western lowland gorilla

Gorilla gorilla

Height:Males: 5'6"; Females: 4'6"
Weight:Males: up to 400 lbs; Females: up to 225 lbs
Geographic Distribution:Southeastern Nigeria, Cameroon, Gabon, Central African Republic, the Democratic Republic of the Congo and Equatorial Guinea
Habitat:Lowland tropical rainforests
Wild Diet:Leaves, herbs, shrubs, vines and other vegetation and fruits
Zoo Diet:Monkey chow, apples, oranges, bananas, grapes, sweet potatoes, carrots, celery, onions, green beans, spinach, kale, parsley and escarole or romaine lettuce
Status in the Wild:Gorillas are endangered in the wild and their range is shrinking, mainly due to degredation from agriculture, timber extraction, mining and climate change. There are also exceptionally high levels of hunting and disease-induced mortality.
Location:Tropic World: Africa

Gorillas are black to brown-gray in color and start to turn gray with age. They are sexually dimorphic (2 distinct gender forms): males weigh approximately twice as much as females. As they age, males get a broad silvery-white saddle on their back, from which the term "silverback" for dominant males was derived. Gorillas have large, muscular bodies and adult males are particularly massive in the chest and shoulders. Gorillas' arms are longer than their legs, a feature that enables them to walk comfortably on all fours. Although gorillas are well-adapted for ground dwelling, they have opposable thumbs and toes that allow them to grasp objects such as tree branches. Gorillas have prominent brown ridges and small ears. Their faces, feet, upper chest and the palms of their hands are hairless.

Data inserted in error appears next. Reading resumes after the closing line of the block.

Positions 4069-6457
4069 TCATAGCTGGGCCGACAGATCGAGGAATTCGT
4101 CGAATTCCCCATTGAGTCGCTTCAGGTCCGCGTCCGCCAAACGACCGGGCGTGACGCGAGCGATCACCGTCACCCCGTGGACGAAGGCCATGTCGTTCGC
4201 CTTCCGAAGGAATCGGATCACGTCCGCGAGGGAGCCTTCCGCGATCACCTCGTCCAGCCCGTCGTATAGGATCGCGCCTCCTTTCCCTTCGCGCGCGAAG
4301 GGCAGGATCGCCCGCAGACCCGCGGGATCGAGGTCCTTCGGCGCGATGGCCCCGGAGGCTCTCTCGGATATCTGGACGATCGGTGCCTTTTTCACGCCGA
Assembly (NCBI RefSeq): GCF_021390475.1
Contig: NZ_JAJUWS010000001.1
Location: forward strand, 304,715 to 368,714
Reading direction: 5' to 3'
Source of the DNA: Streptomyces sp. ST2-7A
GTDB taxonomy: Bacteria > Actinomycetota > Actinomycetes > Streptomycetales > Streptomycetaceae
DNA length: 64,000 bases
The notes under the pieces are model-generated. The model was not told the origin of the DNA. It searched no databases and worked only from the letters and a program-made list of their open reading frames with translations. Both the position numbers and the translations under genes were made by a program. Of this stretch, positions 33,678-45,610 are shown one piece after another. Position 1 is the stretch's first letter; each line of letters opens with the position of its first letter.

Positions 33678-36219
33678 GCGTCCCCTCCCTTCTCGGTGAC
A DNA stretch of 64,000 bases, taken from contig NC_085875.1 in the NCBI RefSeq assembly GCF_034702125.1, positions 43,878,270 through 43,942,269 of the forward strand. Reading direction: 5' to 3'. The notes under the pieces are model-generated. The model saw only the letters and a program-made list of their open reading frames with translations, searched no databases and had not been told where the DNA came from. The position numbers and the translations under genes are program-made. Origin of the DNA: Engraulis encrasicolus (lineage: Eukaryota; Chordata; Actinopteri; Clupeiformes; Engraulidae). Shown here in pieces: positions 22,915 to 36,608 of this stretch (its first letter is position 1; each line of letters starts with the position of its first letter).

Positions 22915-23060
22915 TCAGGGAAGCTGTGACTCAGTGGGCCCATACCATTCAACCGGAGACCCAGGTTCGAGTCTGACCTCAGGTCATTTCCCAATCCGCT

Gorillas are diurnal (active during the day), but typically rest during the hottest part of the day. The group is usually comprised of 1 silverback, or dominant male, adult females, maturing males, juveniles and infants; it is considered a polygynous society (1 male mates with multiple females in a single breeding season). Groups are called "troops." Troop sizes range from 2 - 35 members, averaging 10 - 20. The silverback male maintains the group's cohesion. Female gorillas leave their natal group at puberty to join other groups. Females are choosy about what troop to join. A powerful silverback who can effectively protect offspring from danger is preferred. The social ties between females are weak. Instead, the bond between each female and the silverback is what holds the group together. Aggression in gorillas is rare, and serious fights only occur when another silverback is encountered: then, the 2 males perform elaborate threat displays. These threats attempt to intimidate the rival male and possibly to attract some of the rival's females without having to engage in a physical confrontation. Displays include beating their chests and breaking vegetation as a defense against outsiders. They hoot to warn other troops to stay away. Grunts and barks keep the troop together, which is especially important during the troop's daily movements to new feeding sites. They may also communicate through facial expressions. When gorillas walk on all fours, they rest their weight on the knuckles of their hands, rather than putting their hands down flat on the ground. Gorillas will also climb around trees. At night they construct bowl-shaped nests out of leaves to sleep on. They are only shared by a mother and her nursing offspring. The number of nests in a given area are sometimes counted by scientists to estimate group populations.